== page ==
Down to the wire for Base Village permit
The decision on a permit crucial to the Base Village development will likely come down to the wire for Snowmass Village and its rapidly approaching construction season.Construction is scheduled to begin on the $400 million project in April, and the U.S. Army Corps of Engineers might not issue a decision on the permit until the end of March, a corps spokeswoman said Tuesday.Base Village, which will bring 1 million square feet of development to Fanny Hill, has already been delayed a year because of unresolved issues surrounding the permit.Corps officials and the developers – Intrawest and the Aspen Skiing Co. – have been at loggerheads over how much water Base Village will use. Michael O’Connor, Intrawest vice president of development, has said the agency is requiring the developers to stick to a strict amount of water. Should they go over that amount, the companies may have to build a four-mile-long pipeline to replace water from Snowmass Creek.Intrawest and the Skico appealed that part of the permit, and development officials and corps administrators from a regional office in San Francisco have been meeting periodically.O’Connor in a recent interview did not rule out the possibility of another delay for Base Village, which will include retail and restaurant space, a children’s ski school, a conference center and condominiums.A comment period to allow both sides to review new language in the permit ended Tuesday, said Victoria McAllister, public affairs officer at the corps’ South Pacific division in San Francisco. She said a fairly small percentage of corps cases are appealed.”We’re working to get a decision, if at all reasonably possible, by the end of the month,” she said. “We’re doing everything we can to make sure our progress is not a reason for the delay.”But when a permit condition is appealed, “then people have the right to make comments, look at the comments, and it goes back and forth,” McAllister said.A regulatory appeals officer in the South Pacific division, which includes Colorado and several other states, will issue the corps’ decision on the appeal.Some projects will proceed next month, with or without the permit. But the permit will affect construction of the parking garage, which could, in turn, affect construction of the Elk Camp gondola, which is supposed to go atop the parking structure.In a letter to the corps in January, Snowmass Village Mayor Doug Mercatoris urged the agency to speed along its review. He noted the town has a “very short construction season” and needs the gondola to improve the ski area’s lift capacity next winter.McAllister said the letter got the attention of the division head, Brig. Gen. Joseph Schroedel.”The general looked at the mayor’s concern over the construction season and said, ‘Absolutely, in terms of how we move forward with this, we’re going to be as quick about it as we can,'” she said.The appeal process, however, has no set deadline, and there is no guarantee the corps will issue a decision by April. The process involves weighing “all the different parties’ feelings. You have to look at the legal implications – everything that has to be looked at in the permit,” McAllister said.Chad Abraham’s e-mail address is firstname.lastname@example.org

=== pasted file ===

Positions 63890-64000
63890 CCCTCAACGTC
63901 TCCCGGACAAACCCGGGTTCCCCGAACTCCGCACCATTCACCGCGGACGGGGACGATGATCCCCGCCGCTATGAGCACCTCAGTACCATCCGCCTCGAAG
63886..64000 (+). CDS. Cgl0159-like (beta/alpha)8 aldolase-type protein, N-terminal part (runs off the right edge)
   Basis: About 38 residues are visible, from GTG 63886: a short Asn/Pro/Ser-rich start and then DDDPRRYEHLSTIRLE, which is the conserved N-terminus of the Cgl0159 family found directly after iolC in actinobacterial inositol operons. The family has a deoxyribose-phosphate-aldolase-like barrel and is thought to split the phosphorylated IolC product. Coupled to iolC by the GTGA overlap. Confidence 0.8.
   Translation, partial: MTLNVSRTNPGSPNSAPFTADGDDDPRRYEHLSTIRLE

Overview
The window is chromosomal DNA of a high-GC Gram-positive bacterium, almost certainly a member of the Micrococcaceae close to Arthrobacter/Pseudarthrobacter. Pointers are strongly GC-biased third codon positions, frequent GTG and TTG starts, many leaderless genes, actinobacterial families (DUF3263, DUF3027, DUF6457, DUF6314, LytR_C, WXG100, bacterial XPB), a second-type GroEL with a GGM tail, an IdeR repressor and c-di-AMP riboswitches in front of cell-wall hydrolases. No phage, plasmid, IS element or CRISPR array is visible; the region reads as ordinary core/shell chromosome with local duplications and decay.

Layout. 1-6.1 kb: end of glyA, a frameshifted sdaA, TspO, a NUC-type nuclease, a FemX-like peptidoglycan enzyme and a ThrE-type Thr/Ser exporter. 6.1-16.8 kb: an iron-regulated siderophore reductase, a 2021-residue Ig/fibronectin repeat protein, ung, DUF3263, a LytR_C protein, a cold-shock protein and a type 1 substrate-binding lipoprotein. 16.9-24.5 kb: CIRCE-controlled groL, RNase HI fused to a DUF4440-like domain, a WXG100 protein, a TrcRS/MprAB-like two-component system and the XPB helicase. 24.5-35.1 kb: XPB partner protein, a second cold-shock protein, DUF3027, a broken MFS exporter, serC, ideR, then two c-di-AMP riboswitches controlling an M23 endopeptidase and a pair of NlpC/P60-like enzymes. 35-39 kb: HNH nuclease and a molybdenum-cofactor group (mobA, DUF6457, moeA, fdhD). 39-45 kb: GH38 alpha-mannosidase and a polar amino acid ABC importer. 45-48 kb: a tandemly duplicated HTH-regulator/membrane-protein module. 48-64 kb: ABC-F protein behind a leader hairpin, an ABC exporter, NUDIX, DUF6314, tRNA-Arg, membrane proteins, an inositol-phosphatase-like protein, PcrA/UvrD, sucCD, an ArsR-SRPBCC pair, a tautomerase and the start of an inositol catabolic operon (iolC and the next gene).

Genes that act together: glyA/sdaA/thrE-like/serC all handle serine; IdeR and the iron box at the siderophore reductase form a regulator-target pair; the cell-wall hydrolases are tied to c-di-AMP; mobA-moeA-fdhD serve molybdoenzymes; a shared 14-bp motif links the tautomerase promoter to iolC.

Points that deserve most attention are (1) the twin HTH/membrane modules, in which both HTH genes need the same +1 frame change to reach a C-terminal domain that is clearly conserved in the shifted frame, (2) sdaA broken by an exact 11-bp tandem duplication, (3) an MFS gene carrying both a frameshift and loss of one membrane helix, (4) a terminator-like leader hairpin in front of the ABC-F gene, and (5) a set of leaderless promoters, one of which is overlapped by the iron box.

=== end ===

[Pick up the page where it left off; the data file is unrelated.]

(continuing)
Support Local Journalism
Support Local Journalism
Readers around Aspen and Snowmass Village make the Aspen Times’ work possible. Your financial contribution supports our efforts to deliver quality, locally relevant journalism.
Now more than ever, your support is critical to help us keep our community informed about the evolving coronavirus pandemic and the impact it is having locally. Every contribution, however large or small, will make a difference.
Each donation will be used exclusively for the development and creation of increased news coverage.
Start a dialogue, stay on topic and be civil.
If you don't follow the rules, your comment may be deleted.
User Legend: Moderator Trusted User
Amid the pre-Thanksgiving gloom of grim pandemic news here in Aspen, across Colorado and the mountain west came a small but significant dose of hope in the unlikely form of an Aspen Music Festival and School announcement.